An Income-Based Way to Retire Your Large Tax Debt
In the closing minutes of Steven Spielberg’s Saving Private Ryan, a small group of American troops fell back to “the Alamo” for their last stand against an overwhelming German onslaught. Mostly due to the sacrifices of men like these, our personal liberties are guaranteed. However, our personal finances are another matter altogether. Sometimes, it feels like the IRS is closing in for the kill. If there seems to be nowhere else to go, an IRS non-streamlined installment agreement could be your Alamo.
These pacts are normally the only option for people who owe over $100,000 in back income taxes and either do not qualify for, or do not want to pursue, an offer in compromise. It’s not easy to defend the Alamo. Only the last-minute appearance of a P-51 squadron saved the Merederet River bridge in tiny Ramelle. Similarly, it is not easy to obtain an IRS non-streamlined installment agreement. However, it’s not impossible to get one either.
For the most part, anything with “non” in the title is either really good (nonstick) or really bad (non-working). Again for the most part, IRS non-streamlined installment agreements are in the latter (really bad) category.
The $100,000 threshold may be subject to change. Unless the IRS renews the expanded streamlined installment agreement threshold in September 2018, the limit will go back to $50,000. People who owe large amounts of back taxes will have even fewer options then. So, if you are thinking about an installment agreement and you are in this boat, think hard and fast. Some other requirements include:
- Not in bankruptcy,
- All prior returns on file,
- Promise for future tax compliance, and
- No prior installment agreements in the past five years.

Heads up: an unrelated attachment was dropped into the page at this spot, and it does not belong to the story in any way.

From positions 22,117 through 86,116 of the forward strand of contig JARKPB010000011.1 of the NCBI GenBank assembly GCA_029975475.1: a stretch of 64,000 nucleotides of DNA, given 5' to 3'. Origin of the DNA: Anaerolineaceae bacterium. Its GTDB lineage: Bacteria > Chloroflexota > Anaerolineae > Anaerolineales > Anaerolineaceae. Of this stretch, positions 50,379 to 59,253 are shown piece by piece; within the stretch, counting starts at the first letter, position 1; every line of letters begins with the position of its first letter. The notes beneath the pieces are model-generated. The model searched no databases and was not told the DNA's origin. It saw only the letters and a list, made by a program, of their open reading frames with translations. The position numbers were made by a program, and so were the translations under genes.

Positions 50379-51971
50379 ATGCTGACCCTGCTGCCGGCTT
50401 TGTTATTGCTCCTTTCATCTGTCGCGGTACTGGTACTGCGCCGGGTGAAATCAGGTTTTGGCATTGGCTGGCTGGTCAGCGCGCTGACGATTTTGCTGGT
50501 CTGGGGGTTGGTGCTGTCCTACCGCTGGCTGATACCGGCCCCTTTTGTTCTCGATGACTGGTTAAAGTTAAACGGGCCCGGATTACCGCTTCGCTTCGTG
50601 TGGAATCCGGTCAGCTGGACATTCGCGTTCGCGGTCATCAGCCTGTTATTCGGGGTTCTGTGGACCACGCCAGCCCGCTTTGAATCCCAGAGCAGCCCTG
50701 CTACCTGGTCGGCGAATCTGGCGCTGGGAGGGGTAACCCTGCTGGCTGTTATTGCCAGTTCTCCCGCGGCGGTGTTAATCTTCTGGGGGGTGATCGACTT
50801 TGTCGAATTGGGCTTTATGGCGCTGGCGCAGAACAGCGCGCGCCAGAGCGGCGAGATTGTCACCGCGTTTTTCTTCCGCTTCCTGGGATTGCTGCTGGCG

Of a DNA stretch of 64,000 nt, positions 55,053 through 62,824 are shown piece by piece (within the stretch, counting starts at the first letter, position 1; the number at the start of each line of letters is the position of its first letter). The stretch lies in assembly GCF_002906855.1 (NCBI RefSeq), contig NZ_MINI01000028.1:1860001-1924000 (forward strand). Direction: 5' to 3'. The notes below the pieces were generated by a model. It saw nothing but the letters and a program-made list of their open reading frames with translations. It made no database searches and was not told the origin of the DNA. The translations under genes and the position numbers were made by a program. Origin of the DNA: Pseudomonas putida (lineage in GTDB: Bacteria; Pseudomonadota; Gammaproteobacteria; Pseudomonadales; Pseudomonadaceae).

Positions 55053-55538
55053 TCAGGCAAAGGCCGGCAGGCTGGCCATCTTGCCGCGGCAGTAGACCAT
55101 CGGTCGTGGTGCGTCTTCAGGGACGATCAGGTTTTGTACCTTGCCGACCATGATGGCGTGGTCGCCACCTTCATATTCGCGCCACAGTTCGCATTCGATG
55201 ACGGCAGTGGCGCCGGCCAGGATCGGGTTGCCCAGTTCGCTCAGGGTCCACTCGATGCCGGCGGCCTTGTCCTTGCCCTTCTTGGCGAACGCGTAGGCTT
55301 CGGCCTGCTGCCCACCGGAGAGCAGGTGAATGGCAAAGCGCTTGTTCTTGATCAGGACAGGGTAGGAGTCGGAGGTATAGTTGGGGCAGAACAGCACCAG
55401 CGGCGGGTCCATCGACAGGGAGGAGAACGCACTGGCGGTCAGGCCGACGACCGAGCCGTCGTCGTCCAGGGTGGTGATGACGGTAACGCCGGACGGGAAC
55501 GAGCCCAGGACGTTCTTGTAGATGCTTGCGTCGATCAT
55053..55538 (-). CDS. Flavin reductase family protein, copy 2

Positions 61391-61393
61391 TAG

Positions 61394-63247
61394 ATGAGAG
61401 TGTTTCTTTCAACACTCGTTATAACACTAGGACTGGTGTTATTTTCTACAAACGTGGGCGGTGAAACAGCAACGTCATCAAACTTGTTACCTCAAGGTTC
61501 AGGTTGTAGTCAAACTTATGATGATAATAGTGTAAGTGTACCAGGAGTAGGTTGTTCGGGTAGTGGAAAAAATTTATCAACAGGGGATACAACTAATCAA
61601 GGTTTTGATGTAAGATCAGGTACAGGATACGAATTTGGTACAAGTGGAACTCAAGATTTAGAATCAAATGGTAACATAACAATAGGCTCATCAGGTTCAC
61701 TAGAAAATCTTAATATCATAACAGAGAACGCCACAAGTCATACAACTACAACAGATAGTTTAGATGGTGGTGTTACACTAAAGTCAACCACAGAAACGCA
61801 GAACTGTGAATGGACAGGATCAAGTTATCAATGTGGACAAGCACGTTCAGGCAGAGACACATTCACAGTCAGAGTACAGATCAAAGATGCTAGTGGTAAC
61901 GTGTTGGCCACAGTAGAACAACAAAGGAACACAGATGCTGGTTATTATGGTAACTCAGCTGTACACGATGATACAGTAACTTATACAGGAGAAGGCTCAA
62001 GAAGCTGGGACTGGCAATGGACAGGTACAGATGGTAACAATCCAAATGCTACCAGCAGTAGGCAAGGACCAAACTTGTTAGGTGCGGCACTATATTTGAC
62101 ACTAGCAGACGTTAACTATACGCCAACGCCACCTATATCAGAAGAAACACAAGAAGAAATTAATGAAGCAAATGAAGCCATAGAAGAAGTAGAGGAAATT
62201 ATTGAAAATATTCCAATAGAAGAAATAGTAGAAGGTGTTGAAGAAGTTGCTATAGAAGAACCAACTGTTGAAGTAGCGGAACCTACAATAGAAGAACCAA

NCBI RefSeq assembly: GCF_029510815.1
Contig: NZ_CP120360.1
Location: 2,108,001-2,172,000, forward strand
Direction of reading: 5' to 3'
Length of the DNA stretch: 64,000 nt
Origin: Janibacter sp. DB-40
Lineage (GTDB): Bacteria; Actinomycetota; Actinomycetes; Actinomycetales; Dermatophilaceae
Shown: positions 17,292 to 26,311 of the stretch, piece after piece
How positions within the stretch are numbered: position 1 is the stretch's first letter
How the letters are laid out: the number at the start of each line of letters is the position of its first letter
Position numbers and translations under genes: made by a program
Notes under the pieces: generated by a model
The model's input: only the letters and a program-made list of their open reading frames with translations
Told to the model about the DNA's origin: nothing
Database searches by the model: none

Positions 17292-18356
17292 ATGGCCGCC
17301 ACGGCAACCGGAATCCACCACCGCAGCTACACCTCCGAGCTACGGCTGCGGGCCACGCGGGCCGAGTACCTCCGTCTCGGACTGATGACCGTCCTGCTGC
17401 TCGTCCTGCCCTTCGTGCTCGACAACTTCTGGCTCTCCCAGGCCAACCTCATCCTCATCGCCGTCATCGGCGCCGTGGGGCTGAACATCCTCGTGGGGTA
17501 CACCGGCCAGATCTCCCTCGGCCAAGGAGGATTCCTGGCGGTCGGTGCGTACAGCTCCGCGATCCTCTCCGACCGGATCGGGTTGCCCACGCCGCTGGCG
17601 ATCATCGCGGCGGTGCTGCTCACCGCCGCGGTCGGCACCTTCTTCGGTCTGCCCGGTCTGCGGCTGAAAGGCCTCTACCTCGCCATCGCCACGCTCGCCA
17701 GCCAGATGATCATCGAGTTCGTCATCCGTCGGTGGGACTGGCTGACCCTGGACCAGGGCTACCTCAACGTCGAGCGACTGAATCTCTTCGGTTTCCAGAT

All IRS non-streamlined installment applicants must also return Form 433-F. The Service uses the income and expense information it contains to calculate a monthly cash flow amount. Typically, an IRS supervisor will not approve the application unless the proposed monthly payment matches the monthly cash flow.
The IRS sometimes, but not always, requires taxpayers to sell assets and pay down their debts before it approves their proposals.
Advantages of an IRS Non-Streamlined Installment Agreement
Even though this vehicle is a last gasp in many cases, there are still some definite advantages.
These pacts are entirely income-based. Delinquent taxpayers remit as much as they can until the 10-year collection statute of limitations expires. Then, the IRS writes off the remaining amount. Along that line, IRS non-streamlined installment agreements can last much longer than the other forms of installment agreements. That gives people more time to pay.
Furthermore, there is no financial review, unlike in partial payment installment agreements. So, non-streamlined agreements effectively combine the ease of a payment plan with the finality of an offer in compromise.
Talk to a lawyer today to discover the best way to pay off your tax debt.